Mr. Cuff Responds
Everton in Prominence all over the World
Mr. Cuff rose amid applause to respond. He said I am sure you will agree with me when I say that this is a momentous occasion. It is an event unique in the history of this club, and very nearly in the history of most clubs. If you don’t agree with that you will agree that it is extremely improbable that this occasion is likely to be repeated in this club in the presence of any one of us here. That will not prevent us ladies and gentlemen from making this an occasion for rejoicing and for commemorating in festive spirit. I seriously realize my unworthiness to hold a position such as this chairman on such an occasion as this! “No, no.” the gift of oratory was never more earnestly desired by anybody than by me at the present moment, but knowing as I do and conscious as I am of my own limitations, I will do my best to accept the position and rely upon your indulgence whatever my shortcomings may be. I am addressing Mr. Sutcliffe in his absence but I say Mr. Sutcliffe, that as chairman of this club I am very deeply sensible of the very flattering eulogistic, and complimentary observations it has pleased you to pass on the club of which I am chairman. And to you, ladies and gentleman, I wish to accord my very deep appreciation of the enthusiastic manner in which you received that toast and the toast of my own personal health.
The World Over
We meet ladies and gentleman, to commemorate an event the importance of which it is impossible to overstate. We celebrate the fiftieth anniversary of the existence of this club and if I may say so, with egotism, I feel confident in saying, after the complimentary remarks of Mr. Sutcliffe that Everton is one of the most prominent club organisations in the world (hear hear) and I feel it is proper that we should celebrate such an occasion as this in festive spirit (hear hear). These responsible for the celebration were anxious that not only they but their friends and acquaintances and well-wishes should join in the rejoicing and that is the main reason, ladies and gentlemen, why we have invited our football friends to honour us with their presence tonight and celebrate our fiftieth birthday. The attainment of a half-century, whether it be of one’s life or the duration of a business association or, as in the present instance a club naturally induces those who are participating therein, to pause at the prominent mile-stone to reflect for a moment to enjoy if they can the flight of mental retrospect.
To me, and to such as I, who have had thirty-eight years of my life in close and constant connection with the Everton club, the temptation to survey the past is well-nigh, irresistible and if I may, without boring you to tears, I shall attempt to fulfil some of those thoughts which pass through my mind.
Complementing that mental retrospect takes me back to when I was a very little boy in 1878, when I was a junior member of the Sunday school of St. Domingo, attached to the chapel in St. Domingo-road. In that year the senior scholars of that school formed themselves into a football club, and they gave it the title of St. Domingo Football Club. The following year, owing to the influx of membership of a number of youths having no connection with the church or Sunday school, the club changed its name from St. Domingo to that of Everton, and it was in 1879 in Stanley Park that the Everton Football Club, the members of the Everton Football first set the ball rolling which has been rolling continuously for fifty years from that time till now (applause).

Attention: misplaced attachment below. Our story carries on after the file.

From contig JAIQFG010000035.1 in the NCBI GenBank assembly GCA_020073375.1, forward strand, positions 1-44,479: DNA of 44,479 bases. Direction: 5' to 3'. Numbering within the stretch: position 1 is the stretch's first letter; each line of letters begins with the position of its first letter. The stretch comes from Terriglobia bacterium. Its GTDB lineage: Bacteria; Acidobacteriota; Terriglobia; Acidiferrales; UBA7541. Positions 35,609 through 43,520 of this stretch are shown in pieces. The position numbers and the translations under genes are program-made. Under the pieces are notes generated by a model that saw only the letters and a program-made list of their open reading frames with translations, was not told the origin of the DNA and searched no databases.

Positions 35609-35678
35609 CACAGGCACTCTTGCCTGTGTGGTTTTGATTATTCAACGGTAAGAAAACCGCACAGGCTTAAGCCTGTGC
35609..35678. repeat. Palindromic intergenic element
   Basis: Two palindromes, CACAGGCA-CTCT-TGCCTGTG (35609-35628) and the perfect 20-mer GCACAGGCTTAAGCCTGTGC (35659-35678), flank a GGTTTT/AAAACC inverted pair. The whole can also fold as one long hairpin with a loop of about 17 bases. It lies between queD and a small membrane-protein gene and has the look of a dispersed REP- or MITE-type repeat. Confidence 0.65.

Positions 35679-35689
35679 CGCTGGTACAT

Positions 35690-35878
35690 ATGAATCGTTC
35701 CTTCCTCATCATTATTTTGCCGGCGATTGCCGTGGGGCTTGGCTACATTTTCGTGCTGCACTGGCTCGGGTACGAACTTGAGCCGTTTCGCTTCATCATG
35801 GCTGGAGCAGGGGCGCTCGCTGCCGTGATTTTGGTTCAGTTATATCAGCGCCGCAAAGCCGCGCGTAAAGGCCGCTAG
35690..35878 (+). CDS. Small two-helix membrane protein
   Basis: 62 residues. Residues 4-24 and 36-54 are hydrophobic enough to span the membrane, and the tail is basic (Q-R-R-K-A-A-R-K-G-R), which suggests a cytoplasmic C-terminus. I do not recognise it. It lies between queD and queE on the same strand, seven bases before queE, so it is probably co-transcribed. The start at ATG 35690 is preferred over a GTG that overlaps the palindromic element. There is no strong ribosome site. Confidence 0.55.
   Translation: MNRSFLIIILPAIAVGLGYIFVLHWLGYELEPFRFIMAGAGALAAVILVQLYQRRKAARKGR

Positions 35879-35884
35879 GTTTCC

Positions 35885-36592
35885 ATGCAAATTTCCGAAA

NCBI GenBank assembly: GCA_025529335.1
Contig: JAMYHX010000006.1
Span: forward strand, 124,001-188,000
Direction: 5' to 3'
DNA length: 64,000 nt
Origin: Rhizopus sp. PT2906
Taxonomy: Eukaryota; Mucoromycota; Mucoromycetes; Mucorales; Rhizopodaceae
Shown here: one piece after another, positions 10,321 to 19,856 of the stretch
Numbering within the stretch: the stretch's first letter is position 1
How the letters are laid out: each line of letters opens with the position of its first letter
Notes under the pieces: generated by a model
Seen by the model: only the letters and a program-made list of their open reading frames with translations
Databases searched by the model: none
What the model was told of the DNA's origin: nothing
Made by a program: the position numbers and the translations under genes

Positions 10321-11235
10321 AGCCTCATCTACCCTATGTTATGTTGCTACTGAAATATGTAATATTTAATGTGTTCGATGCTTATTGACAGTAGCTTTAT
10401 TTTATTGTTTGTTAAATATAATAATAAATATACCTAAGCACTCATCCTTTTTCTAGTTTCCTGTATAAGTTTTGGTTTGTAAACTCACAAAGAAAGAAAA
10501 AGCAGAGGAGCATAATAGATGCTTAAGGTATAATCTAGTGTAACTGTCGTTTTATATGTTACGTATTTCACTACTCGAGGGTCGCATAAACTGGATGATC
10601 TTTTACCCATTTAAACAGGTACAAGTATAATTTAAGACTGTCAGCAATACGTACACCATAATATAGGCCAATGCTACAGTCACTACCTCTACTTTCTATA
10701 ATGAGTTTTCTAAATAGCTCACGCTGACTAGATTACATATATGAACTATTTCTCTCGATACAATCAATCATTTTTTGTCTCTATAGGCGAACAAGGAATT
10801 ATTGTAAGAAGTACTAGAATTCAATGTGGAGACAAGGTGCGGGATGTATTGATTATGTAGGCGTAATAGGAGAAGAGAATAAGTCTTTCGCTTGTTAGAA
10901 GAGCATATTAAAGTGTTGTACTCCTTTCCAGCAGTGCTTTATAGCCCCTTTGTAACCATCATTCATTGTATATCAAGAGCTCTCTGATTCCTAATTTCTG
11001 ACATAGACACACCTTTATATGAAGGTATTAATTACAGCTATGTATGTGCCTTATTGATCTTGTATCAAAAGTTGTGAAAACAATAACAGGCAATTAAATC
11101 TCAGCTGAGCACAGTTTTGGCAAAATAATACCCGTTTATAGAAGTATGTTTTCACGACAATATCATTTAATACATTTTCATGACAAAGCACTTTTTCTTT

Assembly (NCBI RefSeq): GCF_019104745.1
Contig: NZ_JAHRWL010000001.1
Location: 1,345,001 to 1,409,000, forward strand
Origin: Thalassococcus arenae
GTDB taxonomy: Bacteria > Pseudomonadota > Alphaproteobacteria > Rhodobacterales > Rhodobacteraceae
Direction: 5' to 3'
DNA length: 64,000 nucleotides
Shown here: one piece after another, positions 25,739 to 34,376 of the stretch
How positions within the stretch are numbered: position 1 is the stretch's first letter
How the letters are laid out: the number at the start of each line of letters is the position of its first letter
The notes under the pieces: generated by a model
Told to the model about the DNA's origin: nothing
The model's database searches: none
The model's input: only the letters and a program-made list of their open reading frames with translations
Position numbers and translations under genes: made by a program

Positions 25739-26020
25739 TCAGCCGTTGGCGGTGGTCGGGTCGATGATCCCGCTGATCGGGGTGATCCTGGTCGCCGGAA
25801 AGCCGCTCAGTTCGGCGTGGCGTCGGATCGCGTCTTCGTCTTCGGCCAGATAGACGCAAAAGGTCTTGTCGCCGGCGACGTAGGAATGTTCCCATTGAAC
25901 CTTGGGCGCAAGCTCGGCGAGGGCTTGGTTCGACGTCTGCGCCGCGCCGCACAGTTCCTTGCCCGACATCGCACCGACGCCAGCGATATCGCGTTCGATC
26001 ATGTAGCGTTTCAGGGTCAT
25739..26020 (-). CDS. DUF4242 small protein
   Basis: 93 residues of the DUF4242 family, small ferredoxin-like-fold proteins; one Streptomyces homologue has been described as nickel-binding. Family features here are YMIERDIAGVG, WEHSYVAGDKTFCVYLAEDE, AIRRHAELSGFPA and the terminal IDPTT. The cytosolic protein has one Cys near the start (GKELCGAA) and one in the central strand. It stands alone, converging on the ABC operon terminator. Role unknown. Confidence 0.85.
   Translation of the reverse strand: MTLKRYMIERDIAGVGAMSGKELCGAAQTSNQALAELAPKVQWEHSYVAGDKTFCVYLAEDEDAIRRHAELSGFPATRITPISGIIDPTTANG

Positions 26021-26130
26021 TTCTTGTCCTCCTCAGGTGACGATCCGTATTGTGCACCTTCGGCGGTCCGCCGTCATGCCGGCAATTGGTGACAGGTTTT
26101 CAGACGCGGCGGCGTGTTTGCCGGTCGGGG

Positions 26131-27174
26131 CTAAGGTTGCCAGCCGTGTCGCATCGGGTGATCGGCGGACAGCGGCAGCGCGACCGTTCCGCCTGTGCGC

During the next few years the members played as amateurs and it is unique that of those players who first donned the jersey of the Everton Football Club we have three present tonight (applause). There may be more, at any rate I recall three that is Mr. Alfred Wade, Mr. Jack McGill, and Mr. W.H. Parry. Substantial progress during the next few years brings me to 1888, when Mr. W.H. McGregor found the Football League, consisting of the supposedly twelve best clubs in the kingdom, and the Everton club was invited to become a member and did become a member of the League. I think I may say, with the greatest respect to other clubs present that the Everton club, of that original twelve has maintained unbroken membership of the League to the present moment.
Lord Derby Arrives
At this point Lord Derby entered the half, and was enthusiastically received. Continuing, Mr. Cuff said; I am quite sure you will permit me to break into my retrospect to tell you that Lord Derby, when he responded to the invitation to come this evening, said he was engaged in London on that date but expected to arrive back in Liverpool, at 9.35 and if it was possible he would come and join us. I have very little more than to say, on your behalf that those of us, and there are a multitude who know Lord Derby, say,” That is exactly what Lord Derby would do” (applause and cries of “Good old Lancashire”). Personal convenience does not count but to show his interest in his fellow countrymen he comes here after a long hard day’s work and a long journey to show his interest in the sport we are here to celebrate the anniversary of and to show his interest in the county generally (applause).
I had arrived at a point in 1890-91 when my club won the League championship and I think I see several members here tonight of the team that won the championship –Holt, Crelley, Edgar Chadwick, and Fred Geary, others do not for the moment occur to me. The year 1892 was a very important one, not from a playing point of view but that year saw the removal of the Everton Club from its headquarters at Anfield road, to Goodison Park, their present headquarters. It is not necessary for me to dwell at all on the circumstances that occasioned the removal. It is too far back to go into now. At any rate, I will say this, that the reasons were satisfactory to both sides, but one cannot help but refer to the energy displayed by those pioneers who took the Everton Club, without anything but a team of players – no stands, no ground at the moment – to Goodison Park where they established themselves and founded the club afresh, where it now stands. I refer of course, to stalwarts such as George Mahon – (applause) –Dr James Baxter – (applause) – John Atkinson, who did great work, and who unhappily has now passed beyond. And I would like to refer to others who happily are still living –Mr. William Clayton – (applause) –and Mr. James Griffiths.